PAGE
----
Introduction

Iceland’s highest mountain, Hvannadalshnúkur (2110m), pokes out from Öræfajökull, an offshoot of Vatnajökull. This lofty peak is actually the northwestern edge of an immense 5km-wide crater – the biggest active volcano in Europe after Siciliy's Mt Etna. It erupted in 1362, firing out the largest amount of tephra in Iceland’s recorded history. The region was utterly devastated – hence its name, Öræfi (Wasteland).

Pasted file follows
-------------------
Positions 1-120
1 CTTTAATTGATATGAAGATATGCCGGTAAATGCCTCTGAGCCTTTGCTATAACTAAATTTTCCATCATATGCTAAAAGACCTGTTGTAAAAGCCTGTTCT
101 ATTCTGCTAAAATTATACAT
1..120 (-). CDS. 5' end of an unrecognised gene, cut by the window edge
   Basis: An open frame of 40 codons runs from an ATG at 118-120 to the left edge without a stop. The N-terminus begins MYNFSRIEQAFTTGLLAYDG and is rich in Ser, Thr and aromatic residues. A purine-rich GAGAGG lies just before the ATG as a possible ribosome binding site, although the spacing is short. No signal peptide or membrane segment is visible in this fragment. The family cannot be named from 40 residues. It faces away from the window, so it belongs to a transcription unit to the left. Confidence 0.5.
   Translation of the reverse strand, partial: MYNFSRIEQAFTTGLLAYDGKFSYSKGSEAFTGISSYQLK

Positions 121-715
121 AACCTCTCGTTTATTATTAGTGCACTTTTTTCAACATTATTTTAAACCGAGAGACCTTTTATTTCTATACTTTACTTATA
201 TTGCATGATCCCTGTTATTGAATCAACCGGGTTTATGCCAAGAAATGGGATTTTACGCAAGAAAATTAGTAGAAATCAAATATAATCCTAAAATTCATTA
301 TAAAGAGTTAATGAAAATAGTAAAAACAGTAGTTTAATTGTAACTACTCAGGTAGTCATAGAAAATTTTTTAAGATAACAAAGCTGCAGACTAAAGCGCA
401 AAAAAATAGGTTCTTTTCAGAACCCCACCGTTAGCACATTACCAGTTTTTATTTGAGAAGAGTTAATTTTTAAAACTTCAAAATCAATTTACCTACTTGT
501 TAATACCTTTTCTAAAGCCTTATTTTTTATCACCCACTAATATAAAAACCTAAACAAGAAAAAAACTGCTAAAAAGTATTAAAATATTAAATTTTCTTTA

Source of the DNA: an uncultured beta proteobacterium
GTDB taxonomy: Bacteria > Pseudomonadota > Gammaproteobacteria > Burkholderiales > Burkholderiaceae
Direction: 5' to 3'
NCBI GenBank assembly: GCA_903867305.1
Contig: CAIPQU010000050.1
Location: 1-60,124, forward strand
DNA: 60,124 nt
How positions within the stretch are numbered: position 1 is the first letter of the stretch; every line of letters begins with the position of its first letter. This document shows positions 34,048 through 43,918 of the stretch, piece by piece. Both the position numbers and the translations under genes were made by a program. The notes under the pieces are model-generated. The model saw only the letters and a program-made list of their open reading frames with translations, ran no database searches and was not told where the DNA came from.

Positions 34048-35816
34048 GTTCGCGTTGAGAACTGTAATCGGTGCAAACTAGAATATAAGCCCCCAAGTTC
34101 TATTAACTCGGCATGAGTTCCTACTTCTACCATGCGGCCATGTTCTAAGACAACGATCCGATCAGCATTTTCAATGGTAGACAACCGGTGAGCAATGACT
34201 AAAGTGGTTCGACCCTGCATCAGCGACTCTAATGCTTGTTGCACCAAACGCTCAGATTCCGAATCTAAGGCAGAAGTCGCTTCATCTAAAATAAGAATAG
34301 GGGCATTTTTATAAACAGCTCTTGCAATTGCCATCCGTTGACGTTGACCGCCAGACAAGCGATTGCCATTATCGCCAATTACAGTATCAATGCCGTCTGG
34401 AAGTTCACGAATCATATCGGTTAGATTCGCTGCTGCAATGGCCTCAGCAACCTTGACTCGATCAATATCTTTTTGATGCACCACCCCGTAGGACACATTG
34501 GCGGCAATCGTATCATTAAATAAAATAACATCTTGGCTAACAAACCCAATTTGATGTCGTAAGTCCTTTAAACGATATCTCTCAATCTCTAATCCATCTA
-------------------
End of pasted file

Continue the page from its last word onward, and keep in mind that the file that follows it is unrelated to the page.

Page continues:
In late 2017 and 2018, scientists detected increased activity in the volcano under Öræfajökull (the glacier and volcano share the same name). The volcano has been dormant for some 250 years, but is recognised as one of Iceland's most powerful.